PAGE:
From the former New York Times Op-Ed page editor, a definitive and entertaining resource for writers of every stripe on the neglected art of persuasion.
In the tradition of The Elements of Style comes Trish Hall’s essential new work on writing well—a sparkling instructional guide to persuading (almost) anyone, on (nearly) anything. As the person in charge of the Op-Ed page for the New York Times, Hall spent years immersed in argument, passion, and trendsetting ideas—but also in tangled sentences, migraine-inducing jargon, and dull-as-dishwater writing. Drawing on her vast experience editing everyone from Nobel Prize winners and global strongmen (Putin) to first-time pundits (Angelina Jolie), Hall presents the ultimate guide to writing persuasively for students, job applicants, and rookie authors looking to get published. She sets out the core principles for connecting with readers—laid out in illuminating chapters such as “Cultivate Empathy,” “Abandon Jargon,” and “Prune Ruthlessly.” Combining boisterous anecdotes with practical advice (relayed in “tracked changes” bubbles), Hall offers an infinitely accessible primer on the art of effectively communicating above the digital noise of the twenty-first century.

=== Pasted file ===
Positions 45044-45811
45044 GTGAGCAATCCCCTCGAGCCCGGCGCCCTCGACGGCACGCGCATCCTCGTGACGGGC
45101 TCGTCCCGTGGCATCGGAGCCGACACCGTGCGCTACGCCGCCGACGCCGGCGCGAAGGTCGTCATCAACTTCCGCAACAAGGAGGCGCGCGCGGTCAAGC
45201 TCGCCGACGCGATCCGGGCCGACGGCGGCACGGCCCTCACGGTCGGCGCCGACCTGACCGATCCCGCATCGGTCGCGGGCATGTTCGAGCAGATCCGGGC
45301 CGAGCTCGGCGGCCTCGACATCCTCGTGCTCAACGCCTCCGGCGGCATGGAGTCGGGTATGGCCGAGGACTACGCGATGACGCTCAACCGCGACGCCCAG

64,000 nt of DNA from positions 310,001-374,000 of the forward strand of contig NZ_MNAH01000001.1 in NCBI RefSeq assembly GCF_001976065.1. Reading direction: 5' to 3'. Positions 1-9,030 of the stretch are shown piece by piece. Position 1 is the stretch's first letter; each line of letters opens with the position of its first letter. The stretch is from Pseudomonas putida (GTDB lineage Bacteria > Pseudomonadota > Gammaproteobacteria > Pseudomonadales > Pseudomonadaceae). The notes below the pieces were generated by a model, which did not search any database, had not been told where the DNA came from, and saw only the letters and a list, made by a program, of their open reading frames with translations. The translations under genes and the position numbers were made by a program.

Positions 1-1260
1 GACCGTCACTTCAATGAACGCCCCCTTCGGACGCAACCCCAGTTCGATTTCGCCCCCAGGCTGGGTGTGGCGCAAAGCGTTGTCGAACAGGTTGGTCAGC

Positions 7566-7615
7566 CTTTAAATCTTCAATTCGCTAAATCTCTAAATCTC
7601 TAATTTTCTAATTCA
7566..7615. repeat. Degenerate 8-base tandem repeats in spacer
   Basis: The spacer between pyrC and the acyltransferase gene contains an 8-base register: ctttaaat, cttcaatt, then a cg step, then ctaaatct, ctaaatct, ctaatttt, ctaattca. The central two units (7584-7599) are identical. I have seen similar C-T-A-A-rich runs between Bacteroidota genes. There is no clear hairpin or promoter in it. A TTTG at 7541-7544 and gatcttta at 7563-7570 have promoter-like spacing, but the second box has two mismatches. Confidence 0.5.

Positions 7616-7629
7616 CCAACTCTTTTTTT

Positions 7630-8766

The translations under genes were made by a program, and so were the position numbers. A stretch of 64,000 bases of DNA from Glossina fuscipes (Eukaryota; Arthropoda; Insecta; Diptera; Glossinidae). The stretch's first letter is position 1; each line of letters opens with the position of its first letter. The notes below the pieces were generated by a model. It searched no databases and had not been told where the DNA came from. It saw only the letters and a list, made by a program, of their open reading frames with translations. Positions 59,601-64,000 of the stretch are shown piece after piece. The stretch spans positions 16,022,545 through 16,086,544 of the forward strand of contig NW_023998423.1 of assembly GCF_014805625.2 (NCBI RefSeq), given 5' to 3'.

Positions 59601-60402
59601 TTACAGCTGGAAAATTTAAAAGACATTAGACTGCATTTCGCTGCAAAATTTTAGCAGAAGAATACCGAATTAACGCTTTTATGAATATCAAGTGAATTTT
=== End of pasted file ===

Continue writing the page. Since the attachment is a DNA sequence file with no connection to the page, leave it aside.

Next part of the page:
About the Author
Trish Hall worked for the New York Times for more than two decades, where she oversaw six feature sections and served as both Op-Ed editor and senior editor. She lives in New York City.